Les Galettes des Rois
The pompiers invite us to share the galettes
Epiphany with the fete of the Galette des Rois is the best attended event of the year for Cortambert. It is hosted by the local firemen, the sapeurs pompiers. There was sadness this year as one of our young firemen was killed in a road accident in November. Daniel, the chief pompier, gave a run down of the activity during the past year and Dominique, a retiring fireman was rewarded for his long service.
Presentation on retiring
It is a chance for neighbours to wish each other Happy New Year. It solves the problem of meeting someone later and trying to remember if it is the first time you have seen them in 2013. However after two glasses of wine and a hundred bises I find it easy to forget where I started and some lucky people get done twice !
The Galettes des Rois are eaten at Ephiphany to celebrate the visit of the three kings to the infant Christ. The galette is a puff pastry pie filled with almond paste. If you are lucky you find the fève in your piece and then you can wear the golden crown and be king or queen for the day (whichever takes your fancy !).
Chris and Pascale as King and Queen
The day of the Galettes des Rois also marks the end of the festive season. La Rentrée starts tomorrow when everything will be back to normal and we look towards Spring.
Yet again I’ve been left alone cat-sitting in sunny Burgundy whilst Mary is in Glasgow babysitting our granddaughters. Needless to say there was a list of things to do, reminders to feed the cats and to put the bins out, and also reminders to go to badminton, to go to riding and to go to the fête de champetre.
This year for the first time our village decided to hold a fête de champetre in honour of our patron saint, St Maurice, whose saint day falls on the 22nd September. (More about St Maurice in this earlier blog. )
The fête started with a concert in the church by Christal’Fragil, a guitar and vocal duo, this was followed by a musical stroll with the ‘festive fanfare’ of the gardening themed jazz group Fanf’arrosoir. Then an outdoor concert by our local rock group, Awen, at the Cortambert lavoir.
Awen at the Lavoir
This was followed with another musical stroll this time up to the Foyer Rural for supper.
Festive fanfare by Fanf'arrosoir
The supper was accompanied by more music from Fanf’arrosir and was followed by a ‘Bal Trad’ – dancing to the traditional music of Bals de Gailairme.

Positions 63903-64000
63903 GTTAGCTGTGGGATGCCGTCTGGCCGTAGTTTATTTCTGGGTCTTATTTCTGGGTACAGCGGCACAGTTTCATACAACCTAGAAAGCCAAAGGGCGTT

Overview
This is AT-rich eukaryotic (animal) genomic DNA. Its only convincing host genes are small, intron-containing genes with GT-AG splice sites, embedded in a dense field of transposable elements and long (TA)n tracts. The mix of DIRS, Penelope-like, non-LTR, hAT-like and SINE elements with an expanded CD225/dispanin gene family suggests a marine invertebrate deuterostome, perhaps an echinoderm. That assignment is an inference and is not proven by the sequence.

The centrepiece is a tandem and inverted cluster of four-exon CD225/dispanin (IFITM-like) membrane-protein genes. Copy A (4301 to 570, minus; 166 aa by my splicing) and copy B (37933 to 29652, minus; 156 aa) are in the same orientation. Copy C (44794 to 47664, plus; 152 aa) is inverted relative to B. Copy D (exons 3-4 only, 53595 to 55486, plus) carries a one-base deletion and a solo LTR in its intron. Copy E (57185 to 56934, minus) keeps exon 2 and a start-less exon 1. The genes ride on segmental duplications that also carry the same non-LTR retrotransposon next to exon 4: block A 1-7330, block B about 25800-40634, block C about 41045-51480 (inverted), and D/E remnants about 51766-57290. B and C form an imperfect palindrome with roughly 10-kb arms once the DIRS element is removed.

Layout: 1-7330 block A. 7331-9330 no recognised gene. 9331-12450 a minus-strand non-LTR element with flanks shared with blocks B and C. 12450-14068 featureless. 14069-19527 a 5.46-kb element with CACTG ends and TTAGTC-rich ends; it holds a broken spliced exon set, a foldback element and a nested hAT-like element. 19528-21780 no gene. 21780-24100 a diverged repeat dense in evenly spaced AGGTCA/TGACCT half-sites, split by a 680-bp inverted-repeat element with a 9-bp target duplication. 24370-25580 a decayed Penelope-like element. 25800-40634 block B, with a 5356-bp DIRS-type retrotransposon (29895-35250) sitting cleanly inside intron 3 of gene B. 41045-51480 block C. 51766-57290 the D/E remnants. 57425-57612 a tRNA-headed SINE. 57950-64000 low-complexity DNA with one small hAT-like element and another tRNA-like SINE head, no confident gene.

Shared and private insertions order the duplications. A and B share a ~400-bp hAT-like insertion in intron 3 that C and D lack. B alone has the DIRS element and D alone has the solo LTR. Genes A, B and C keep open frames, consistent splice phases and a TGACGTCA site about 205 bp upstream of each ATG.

Dancing whilst we wait for supper
The 'Bal Trad'
This week our new Dutch neighbours arrived followed by their furniture. The weather has been mild but damp and unfortunately, while manoeuvring, the huge furniture van sank up to the axles in the soft ground. The spinning wheels had dug quite a hole.
So what to do? Our neighbour, Monsieur G, who has a small tractor was called but he reckoned a bigger tractor was needed. He went up to have a look with his friend, Monsieur D, whose tractor still wasn’t powerful enough. So they called on Monsieur T who has the big farm and by far the biggest tractor. Without further ado Monsieur T went up and pulled the van out of the mud, much to the relief of the young driver and our Dutch friends.
Out it comes
We too have often been helped out by our neighbours who drop everything to come and help. We too were once stuck in the mud in the forest and had to be towed out by Monsieur T’s tractor. Apart from such dramatic events, over the three years we have lived here we have received an enormous amount of help from our neighbours from finding workmen and organising fuel and utilities to simple day to day help with language problems and other aspects of living here.
So, like our new Dutch neighbours, we are lucky enough to find ourselves in a community of people who care about their neighbours and will do anything to help. We will always be extremely grateful to them.
I am occasionally asked in what ways we find that life in France differs from life in the UK. I usually say I like the blue skies (OK it’s been foggy this morning), the lack of traffic, the horses and cows, the views over the valley, the friendliness of the natives, the good manners of the children…… and that everyone seems to turn their hand to doing anything. The men can cut down trees, mend cars, drive tractors and build houses, while the women can cook, decorate, make lace and drive like Michael Schumacher.
Repas dansant at Cortambert
It struck me last night there is another huge difference; all the men here can dance, and enjoy dancing! Last night we were at the annual repas dansant at the foyer rural. Quite different from dinner dances I remember from the UK. Dancing started after the entrée with waltzes and foxtrots. The men didn’t have to be cajoled and were soon on the floor with their partners. After the main course they were just as good at boogie. And their rock‘n roll was as expert as anything I had seen at the Mecca in the 1960s.
Dancing to Génération B
So the puzzle is, when and where do men learn to dance in this part of rural France?
They were still hard at it when we left at 2am*. Goodness know when it all finished. That’s another thing, you wouldn’t get the older generation staying out dancing all night in the UK!
* Having just talked with Pascale, Mme le President, I am feeling awfully guilty that the others at our table were there until 5am washing all the plates and glasses which had to be ready for return by 7am.
I would like to thank Pascale for organising the repas dansant and for the beautiful table settings and flower arrangements. The theme was black and red which looked really stunning.